“My concern increased when my daughter called to say the black covering erected on the window of the café was the ISIS flag. By this time, Westfield’s global crisis management had been activated.”
RISK MANAGERS STICK TOGETHER
Bates says he called Cunningham to discuss the situation and ask how his organisation was handling matters.
“We decided that any employee that felt safer at home would be able to leave, but we also made sure that we were not creating bottlenecks in the city by performing the same actions,” says Bates.
“In these situations, there is often a lot of initial confusion, but the first priority was our employees and their safety.”
Bates says there was a series of calls with risk managers in the city during the event to exchange knowledge and discuss the best response.
“Kevin and I had a number of candid conversations during that incident and I remarked afterwards that if he had not called me first, I would have called him.”
Cunningham adds that the life of a risk manager can be a lonely one but you need to extend your professional external relationships to people in your industry who you implicitly respect and trust.
“Two of my strongest such relationships were with the risk managers of organisations who were actually fierce competitors of Westfield - Lendlease in Sydney and Simon Property Group in Indianapolis, US.
“These relationships, which involved regular dialogue, had the implicit approval of our respective CEOs. Kevin and I had a number of candid conversations during that incident and I remarked afterwards that if he had not called me first, I would have called him.”
Bates says one major note from the situation was that the organisation had not yet geo-located every employee’s home address, as this must be voluntarily given by the employee to the firm.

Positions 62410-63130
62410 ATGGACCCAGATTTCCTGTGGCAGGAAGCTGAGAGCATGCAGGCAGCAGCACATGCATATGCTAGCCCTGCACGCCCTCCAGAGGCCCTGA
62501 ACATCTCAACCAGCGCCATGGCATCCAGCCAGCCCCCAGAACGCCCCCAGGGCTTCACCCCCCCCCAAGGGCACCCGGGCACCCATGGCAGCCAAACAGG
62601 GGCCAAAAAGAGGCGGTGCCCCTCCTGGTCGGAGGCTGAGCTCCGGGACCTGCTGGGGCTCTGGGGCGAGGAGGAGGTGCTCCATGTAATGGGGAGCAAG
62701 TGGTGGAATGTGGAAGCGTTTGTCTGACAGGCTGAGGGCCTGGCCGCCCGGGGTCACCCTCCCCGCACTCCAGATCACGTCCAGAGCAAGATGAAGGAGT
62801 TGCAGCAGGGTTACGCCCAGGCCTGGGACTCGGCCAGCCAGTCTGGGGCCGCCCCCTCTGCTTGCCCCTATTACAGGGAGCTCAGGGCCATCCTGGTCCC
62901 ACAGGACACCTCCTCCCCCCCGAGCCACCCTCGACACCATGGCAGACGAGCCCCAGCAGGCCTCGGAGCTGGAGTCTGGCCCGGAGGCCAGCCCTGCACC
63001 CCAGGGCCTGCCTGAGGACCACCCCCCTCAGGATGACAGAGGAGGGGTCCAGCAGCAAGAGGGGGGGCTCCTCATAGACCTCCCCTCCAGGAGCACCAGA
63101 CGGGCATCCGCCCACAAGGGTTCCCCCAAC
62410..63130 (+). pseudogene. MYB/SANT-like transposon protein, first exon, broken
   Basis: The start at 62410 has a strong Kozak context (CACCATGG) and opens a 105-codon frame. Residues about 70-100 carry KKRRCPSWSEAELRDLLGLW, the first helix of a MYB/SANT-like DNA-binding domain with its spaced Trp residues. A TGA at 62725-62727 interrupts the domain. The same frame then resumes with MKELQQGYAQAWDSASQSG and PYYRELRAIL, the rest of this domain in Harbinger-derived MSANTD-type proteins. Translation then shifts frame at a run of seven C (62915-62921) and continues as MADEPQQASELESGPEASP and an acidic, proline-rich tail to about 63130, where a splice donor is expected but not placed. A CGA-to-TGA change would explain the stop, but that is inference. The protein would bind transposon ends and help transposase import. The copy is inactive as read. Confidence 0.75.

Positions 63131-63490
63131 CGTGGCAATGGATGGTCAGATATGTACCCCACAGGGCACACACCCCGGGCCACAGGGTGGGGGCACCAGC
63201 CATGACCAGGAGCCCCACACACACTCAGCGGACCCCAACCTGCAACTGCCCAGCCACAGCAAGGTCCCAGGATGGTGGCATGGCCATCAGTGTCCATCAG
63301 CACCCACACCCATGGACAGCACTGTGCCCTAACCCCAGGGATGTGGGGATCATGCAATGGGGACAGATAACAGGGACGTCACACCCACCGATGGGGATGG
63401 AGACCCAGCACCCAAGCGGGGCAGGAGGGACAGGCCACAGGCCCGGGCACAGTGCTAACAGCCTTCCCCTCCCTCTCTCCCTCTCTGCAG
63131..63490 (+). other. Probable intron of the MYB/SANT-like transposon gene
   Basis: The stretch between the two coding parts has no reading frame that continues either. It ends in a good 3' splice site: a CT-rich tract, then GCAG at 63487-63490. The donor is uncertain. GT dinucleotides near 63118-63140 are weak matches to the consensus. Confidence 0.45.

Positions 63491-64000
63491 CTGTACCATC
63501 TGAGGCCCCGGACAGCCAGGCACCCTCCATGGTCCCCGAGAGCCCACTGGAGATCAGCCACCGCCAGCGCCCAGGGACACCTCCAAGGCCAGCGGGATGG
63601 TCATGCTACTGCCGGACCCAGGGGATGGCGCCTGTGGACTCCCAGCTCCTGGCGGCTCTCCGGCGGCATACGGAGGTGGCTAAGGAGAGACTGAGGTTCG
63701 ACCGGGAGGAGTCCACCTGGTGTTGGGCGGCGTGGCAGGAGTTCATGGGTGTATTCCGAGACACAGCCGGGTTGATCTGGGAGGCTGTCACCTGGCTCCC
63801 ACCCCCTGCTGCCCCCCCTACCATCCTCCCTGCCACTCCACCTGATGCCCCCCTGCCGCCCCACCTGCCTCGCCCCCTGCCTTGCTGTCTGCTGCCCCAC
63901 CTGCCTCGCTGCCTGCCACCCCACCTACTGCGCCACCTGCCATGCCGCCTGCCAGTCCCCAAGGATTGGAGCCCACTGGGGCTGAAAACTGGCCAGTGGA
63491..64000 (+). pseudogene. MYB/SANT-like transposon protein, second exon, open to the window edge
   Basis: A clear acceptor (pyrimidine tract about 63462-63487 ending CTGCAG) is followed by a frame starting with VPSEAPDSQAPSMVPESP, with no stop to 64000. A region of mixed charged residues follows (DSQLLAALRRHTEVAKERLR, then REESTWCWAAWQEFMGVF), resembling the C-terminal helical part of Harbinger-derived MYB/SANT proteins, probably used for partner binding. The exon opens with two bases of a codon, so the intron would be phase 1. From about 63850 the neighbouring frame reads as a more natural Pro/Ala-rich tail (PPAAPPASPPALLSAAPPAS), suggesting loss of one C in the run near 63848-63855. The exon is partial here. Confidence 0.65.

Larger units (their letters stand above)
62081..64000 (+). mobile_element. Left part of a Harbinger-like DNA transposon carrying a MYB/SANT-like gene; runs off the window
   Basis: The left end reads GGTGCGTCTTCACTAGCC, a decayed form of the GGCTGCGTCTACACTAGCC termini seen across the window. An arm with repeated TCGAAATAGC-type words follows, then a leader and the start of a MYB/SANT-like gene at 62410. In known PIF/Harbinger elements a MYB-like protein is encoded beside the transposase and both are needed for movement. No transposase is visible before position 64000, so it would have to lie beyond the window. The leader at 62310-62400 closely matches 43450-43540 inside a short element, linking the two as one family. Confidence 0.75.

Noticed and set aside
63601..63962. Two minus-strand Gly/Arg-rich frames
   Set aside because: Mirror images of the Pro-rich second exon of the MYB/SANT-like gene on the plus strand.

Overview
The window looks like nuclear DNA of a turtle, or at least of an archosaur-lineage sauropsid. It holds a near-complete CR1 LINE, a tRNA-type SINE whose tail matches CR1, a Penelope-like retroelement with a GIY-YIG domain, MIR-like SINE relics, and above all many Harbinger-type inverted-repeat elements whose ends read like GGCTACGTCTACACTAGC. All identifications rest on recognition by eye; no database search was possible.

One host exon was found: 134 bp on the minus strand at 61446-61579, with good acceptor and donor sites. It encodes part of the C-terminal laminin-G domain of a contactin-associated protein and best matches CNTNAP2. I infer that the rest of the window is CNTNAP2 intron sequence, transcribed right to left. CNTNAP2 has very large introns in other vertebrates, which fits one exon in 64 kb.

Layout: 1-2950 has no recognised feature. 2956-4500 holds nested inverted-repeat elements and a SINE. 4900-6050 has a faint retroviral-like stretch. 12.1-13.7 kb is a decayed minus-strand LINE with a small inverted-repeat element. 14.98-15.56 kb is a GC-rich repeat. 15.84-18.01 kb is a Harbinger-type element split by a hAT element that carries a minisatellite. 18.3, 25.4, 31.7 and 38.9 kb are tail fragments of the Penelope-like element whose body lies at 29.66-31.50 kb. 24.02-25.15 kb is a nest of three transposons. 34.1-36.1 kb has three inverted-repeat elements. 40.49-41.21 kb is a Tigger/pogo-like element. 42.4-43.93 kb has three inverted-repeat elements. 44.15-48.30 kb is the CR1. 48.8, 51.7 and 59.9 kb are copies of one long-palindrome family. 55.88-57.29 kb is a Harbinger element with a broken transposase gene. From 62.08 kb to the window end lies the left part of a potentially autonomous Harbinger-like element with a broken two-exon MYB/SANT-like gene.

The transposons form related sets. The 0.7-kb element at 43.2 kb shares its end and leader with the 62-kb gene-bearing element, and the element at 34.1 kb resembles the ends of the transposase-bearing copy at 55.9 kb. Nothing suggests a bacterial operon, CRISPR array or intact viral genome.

Having a response infrastructure, for example a crisis management team, that practices constantly is “absolutely worth its weight in gold”.
“We had this fleet of buses and three ferries at our disposal, but we did not know exactly where to send them. Do six go east, and six go west?
“After the event, we contacted all our employees and asked if we could now have these details. We do not use this information for anything else; this is purely for a crisis.”
Bates adds that after the event, the organisation built an online platform and training schedule around threats such as active shooters.
For Cunningham, there were four major takehomes. First, having a response infrastructure, for example a crisis management team, that practices constantly is “absolutely worth its weight in gold”.
“Never, ever forget to prepare an after-action report. There are always lessons to be learned”
Secondly, “have a dozen or so generic playbooks, one of which can be adapted to suit the circumstances encountered.”
The third is that while complete data and intelligence is perfect, sometimes you have to make decisions based upon limited initial information. “You can then always re-calibrate your actions based on better or more complete intelligence down the track.”
Cunningham’s fourth lesson is: “Never, ever forget to prepare an after-action report. There are always lessons to be learned so that you can improve your level of preparedness for the next time.”